395 F2d 569 Heath v. Wren
395 F.2d 569
Fred K. HEATH, Appellant,
Alice Virginia Bennett WREN, John Mason Beard and Roy C. Lytle, Co-Executors of the Estate of Mary Bennett Sadler, Deceased, Celia Katz, and Shirley Moore Jones, and Cooper Foundation, a corporation, M. J. W., Inc., a corporation, and Ethel Schonwald, and the Prudential Insurance Company of America, Appellees.
United States Court of Appeals Tenth Circuit.
May 20, 1968.
Herbert M. Boyle, Denver, Colo., for appellant.
James C. Chandler, Oklahoma City, Okl. (Roy C. Lytle, Oklahoma City, Okl., on the brief), for appellees.
Before MARVIN JONES*, Judge, Court of Claims, and LEWIS and BREITENSTEIN, Circuit Judges.
DAVID T. LEWIS, Circuit Judge.
This appeal reaches us as an offshoot of primary litigation instituted by appellees as the owners and lessors of certain motion picture theater property located in Oklahoma City against a lessee, Cooper Foundation, and its assignee, M. J. W. Theatrical Enterprises, Inc. By judgment entered May 26, 1966, in the main case, the trial court held that Cooper Foundation had assigned its lease rights in good faith and thus was relieved of any further obligation to appellees by the terms of its lease; that M. J. W. Theatrical Engineering had taken such assignment in bad faith without intent to comply with its obligations and had immediately and completely defaulted; and the court rendered judgment accordingly ordering, among other things, the restoration of possession and control of the premises to appellees.
During pendency of the main case M. J. W. Theatrical Engineering assigned and sold all its rights to others including sale of the personal property contained within the theater to one Dwain Esper. Esper, active in the affairs of M. J. W. but whose exact legal relationship to the company is vague, sold his interests in the personal properties to appellant after judgment in the main case. Appellant then sought and was granted leave to intervene in the case1 claiming ownership to all personal property in the theater including the seats, screen, sound equipment, curtain and other specific items of similar nature. The trial court held that these items were fixtures and that appellant had obtained no interest in them by his purchase either under the terms of the lease2 or under the law of Oklahoma.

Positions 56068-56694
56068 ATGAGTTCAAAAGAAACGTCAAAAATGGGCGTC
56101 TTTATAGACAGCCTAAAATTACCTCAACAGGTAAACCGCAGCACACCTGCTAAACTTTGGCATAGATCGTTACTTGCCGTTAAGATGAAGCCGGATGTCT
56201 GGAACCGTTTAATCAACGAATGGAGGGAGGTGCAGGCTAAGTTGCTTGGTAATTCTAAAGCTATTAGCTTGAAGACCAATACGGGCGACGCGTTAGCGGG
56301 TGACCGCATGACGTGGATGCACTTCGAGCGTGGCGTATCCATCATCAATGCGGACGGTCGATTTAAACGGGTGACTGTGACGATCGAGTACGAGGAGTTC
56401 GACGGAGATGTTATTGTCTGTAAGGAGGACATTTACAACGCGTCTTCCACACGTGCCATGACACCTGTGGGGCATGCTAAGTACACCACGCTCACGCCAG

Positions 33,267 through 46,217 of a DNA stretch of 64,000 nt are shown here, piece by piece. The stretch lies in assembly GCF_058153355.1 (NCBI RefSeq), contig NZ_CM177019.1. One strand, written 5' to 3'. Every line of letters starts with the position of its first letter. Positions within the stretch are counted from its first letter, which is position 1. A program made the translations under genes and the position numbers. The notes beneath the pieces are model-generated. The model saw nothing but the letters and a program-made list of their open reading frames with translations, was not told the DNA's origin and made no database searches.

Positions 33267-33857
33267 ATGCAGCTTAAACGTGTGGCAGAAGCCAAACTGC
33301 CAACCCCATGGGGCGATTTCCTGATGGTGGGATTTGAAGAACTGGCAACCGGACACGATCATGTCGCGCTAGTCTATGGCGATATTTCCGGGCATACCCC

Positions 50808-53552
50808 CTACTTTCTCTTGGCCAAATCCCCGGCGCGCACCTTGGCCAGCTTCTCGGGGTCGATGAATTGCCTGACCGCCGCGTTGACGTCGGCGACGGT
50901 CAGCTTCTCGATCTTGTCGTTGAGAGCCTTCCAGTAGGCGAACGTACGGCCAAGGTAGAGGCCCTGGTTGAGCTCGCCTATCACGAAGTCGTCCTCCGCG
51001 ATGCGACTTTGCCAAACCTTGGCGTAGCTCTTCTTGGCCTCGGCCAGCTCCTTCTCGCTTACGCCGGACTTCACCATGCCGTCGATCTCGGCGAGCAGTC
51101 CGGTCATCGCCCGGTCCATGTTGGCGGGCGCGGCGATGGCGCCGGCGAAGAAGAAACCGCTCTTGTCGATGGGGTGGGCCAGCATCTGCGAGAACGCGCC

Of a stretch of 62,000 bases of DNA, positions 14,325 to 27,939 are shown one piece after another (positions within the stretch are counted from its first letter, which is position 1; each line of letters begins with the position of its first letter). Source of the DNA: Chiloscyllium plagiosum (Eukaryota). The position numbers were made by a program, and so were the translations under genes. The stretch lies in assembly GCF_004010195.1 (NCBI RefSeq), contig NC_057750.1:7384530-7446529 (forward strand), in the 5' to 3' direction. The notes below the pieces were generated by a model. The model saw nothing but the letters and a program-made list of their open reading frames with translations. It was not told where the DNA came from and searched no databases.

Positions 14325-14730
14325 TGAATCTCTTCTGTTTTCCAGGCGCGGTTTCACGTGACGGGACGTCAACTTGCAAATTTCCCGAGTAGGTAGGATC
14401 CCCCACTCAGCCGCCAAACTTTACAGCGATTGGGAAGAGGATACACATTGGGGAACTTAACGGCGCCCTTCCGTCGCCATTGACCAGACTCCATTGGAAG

Although the strain of bad faith and unorthodox conduct that permeates this case3 has diverted the parties into the complexities of several legal concepts and arguments we find ample support for the judgment of the trial court upon a more basic premise. The record clearly shows that each of the items of theatrical property now in dispute was firmly attached to the theater building and thus became part of the building itself. The applicable Oklahoma statute, 60 O.S.A. § 7 provides in pertinent part that a "thing is deemed to be affixed to land" when it is "permanently attached to what is thus permanent, as by means of cement, plaster, nails, bolts or screws." An exception to the compulsion of this statute is made for trade fixtures, 60 O.S.A. § 334, but the Supreme Court of Oklahoma has specifically held that theater seats are part of the realty. Taylor v. Willibey, 202 Okl. 254, 212 P.2d 453; Kapsemalis v. Douglas, 177 Okl. 522, 61 P.2d 211. Under these circumstances the judgment of the trial court is neither clearly erroneous in fact nor contrary to the established law of Oklahoma.
Sitting by designation
The property was then in receivership and the rights of an earlier intervenor, Prudential Insurance Company, had not been determined
The building itself had been built by the original lessee. The lease contained no provision that the lessee could remove any property at the termination of the lease but did provide that:
"All buildings on said premises at the expiration of this lease, on the 31st day of May, 2018, shall be and belong to the Lessor, without compensation therefor beyond the use of such premises under this lease for said term of ninety-nine (99) years."
Esper testified that his intent in participating in the obtaining of the M. J. W. lease was solely for purpose of "getting his money back" for an earlier loss incurred with the company. Appellant testified that he knew "he was buying a lawsuit" with the hope of making some money